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The 2021 Emirates Airline Festival of Literature organized a virtual dialogue session via the Internet with the Turkish-British writer Elif Shafak to discuss her most recent work “How to Stay Sane in an Age of Division”, which is classified as one of the works highlighting real incidents, and her last fictional narrative “10 Minutes 38 Seconds in This Strange World.”

Being fully occupied with the scientific finding that man’s brain still works for 10 minutes after death, Shafak wondered about what takes place within it during this very 10 minutes. “In case a part of it is responsible for one’s long-term memory, what could the dead recall?” she asked. For this, she allowed her narrative’s main character, Laila, to pass away in the very first page of the narrative to travel into her mind so that she could identify her stories and country, allowing each chapter to cover one single minute of this 10-minute journey.

As for her book “How to Stay Sane in an Age of Division”, she tries to express the homeless and the poor whose cries are not heard. In Istanbul, Shafak searched for the graves of the outcast, the refugees and the homeless where she found nothing but numbers which she took and turned into characters, with each number materializing a story or a narrative that is worthy of recounting.

Shafak stressed that her works are concerned with showing respect for diversity and difference, their relation to the development of democracy and how this affects the life of the working class and minorities in societies, aiming thereby to project how wonderful, positive and useful diversity is and that there is a direct connection between the acceptance of diversity and making progress in belief in democracy. Shafak gave an example of herself; she has been educated by two women of different cultural backgrounds. The first is her grandmother whom Shafak and her mother left Paris to live with in Turkey, maintaining thereby that she acquired the love of the written culture from her mother, whereas her grandmother taught her how to love all cultures. “I fully realized that wisdom is not the product of learning in schools only and that not all matters are rational or logical, since there are some matters that are beyond explanation,” said Shafak.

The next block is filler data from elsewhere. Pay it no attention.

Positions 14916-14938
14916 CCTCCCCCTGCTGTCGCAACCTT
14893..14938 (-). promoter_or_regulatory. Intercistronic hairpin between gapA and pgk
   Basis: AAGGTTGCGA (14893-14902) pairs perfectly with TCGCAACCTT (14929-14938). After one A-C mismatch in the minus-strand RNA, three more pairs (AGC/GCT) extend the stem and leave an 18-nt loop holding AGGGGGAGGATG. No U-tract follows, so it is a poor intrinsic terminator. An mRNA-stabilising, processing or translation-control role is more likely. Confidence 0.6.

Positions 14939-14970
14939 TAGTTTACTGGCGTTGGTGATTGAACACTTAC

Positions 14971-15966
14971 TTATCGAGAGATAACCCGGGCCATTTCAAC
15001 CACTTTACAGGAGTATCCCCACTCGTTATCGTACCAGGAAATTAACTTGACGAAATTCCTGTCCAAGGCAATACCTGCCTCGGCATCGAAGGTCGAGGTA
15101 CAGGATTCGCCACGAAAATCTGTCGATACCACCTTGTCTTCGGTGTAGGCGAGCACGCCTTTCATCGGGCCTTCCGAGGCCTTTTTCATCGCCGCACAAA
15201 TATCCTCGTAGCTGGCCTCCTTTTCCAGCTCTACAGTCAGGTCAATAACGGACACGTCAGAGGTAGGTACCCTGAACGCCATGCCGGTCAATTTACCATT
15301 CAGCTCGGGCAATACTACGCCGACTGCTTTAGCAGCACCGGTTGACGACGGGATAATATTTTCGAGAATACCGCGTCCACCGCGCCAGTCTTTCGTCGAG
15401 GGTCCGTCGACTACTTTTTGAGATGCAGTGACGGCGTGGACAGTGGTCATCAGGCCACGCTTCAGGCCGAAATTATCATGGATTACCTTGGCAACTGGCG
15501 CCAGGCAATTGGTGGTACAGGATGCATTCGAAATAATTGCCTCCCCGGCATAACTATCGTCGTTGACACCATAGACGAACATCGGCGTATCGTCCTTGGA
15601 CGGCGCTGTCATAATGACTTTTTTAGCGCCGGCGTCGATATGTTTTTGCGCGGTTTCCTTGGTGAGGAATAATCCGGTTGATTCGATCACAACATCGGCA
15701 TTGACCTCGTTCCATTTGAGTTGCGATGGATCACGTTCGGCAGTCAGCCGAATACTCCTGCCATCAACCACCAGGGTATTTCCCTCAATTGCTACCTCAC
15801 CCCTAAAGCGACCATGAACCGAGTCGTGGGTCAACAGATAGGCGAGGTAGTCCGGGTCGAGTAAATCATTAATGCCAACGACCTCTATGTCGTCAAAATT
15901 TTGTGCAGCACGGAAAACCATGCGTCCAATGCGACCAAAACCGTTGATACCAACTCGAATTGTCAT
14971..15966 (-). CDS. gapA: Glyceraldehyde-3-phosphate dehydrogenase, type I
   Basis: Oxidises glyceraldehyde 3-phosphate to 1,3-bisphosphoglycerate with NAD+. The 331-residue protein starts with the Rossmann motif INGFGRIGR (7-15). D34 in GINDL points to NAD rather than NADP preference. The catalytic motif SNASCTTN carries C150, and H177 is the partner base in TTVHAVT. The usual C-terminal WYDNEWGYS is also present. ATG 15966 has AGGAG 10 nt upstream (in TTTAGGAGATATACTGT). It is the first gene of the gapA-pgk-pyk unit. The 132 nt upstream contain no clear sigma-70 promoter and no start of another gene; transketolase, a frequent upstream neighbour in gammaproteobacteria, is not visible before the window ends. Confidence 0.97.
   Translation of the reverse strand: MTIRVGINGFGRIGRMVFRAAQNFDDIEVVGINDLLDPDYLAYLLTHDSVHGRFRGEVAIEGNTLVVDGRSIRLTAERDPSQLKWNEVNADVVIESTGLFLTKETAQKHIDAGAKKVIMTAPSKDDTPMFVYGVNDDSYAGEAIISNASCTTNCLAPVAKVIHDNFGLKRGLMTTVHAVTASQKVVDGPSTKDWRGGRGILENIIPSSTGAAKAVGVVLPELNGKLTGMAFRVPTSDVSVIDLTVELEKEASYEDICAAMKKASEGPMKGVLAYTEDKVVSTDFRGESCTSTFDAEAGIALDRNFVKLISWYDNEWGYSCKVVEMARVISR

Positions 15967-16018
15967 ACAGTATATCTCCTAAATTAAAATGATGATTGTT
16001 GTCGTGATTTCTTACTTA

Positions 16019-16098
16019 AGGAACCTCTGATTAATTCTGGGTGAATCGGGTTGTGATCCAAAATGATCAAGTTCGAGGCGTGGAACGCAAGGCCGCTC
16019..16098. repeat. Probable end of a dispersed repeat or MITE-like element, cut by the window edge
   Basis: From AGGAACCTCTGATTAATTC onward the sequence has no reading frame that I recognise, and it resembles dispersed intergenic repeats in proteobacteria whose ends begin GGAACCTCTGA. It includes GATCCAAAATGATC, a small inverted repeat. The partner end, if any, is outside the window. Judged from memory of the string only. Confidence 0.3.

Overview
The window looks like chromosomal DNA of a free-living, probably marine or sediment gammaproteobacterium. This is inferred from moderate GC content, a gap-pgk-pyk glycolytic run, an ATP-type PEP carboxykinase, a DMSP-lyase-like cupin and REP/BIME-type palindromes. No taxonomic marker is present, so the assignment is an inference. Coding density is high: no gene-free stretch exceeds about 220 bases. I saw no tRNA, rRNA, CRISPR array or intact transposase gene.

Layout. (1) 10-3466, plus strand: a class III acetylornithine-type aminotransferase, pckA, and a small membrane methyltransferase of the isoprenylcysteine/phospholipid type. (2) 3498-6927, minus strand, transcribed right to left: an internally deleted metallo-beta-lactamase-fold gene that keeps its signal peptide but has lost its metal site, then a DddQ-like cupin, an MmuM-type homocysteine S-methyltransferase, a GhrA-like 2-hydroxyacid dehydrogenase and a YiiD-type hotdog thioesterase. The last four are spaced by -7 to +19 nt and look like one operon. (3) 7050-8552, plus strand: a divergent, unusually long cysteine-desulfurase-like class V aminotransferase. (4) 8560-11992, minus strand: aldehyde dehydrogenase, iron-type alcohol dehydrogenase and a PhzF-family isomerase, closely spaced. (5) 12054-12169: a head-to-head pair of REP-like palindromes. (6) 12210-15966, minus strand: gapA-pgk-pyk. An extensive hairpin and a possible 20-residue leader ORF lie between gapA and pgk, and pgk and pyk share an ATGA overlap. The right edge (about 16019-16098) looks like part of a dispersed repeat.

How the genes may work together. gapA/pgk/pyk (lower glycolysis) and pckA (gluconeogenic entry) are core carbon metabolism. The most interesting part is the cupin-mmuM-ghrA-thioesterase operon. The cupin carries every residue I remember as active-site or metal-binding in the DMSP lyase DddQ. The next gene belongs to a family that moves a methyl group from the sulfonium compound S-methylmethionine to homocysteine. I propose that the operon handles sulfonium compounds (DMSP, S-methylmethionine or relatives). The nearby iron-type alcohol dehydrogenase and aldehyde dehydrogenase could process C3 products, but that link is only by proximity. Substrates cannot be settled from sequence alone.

Meanwhile, the British-Turkish author confessed that she is of multiple identities, for she belonged to the culture of Istanbul and, at the same time, to the culture of the Balkan. Moreover, “I belonged to the wider circle of culture, namely, the Middle East culture, let alone the fact that I am a western woman in Britain,” Shafak added. Believing that the main problem stems from the fact that the society mostly prevents us from celebrating our multiple identities, Shafak stated, “All what we have to do is to correctly express ourselves.”

Replying to the question on how a person could be a writer, she said, “You have to be a very good reader and a good listener to what people say. You should then read everything about the idea or the topic you would write on after which you would come to a point at which you would stop reading and start writing. In doing so, you have to choose one of two ways: either the pre-designation of the narrative and its incidents or writing without knowing about the incidents to happen later in the next chapter.”

Shafak finally affirmed that life is a journey of continual learning, stressing that we should say, “We don’t know”, that we should not hasten to pass judgments on matters and others, and that we have to always search for dignity and equality during our life journey.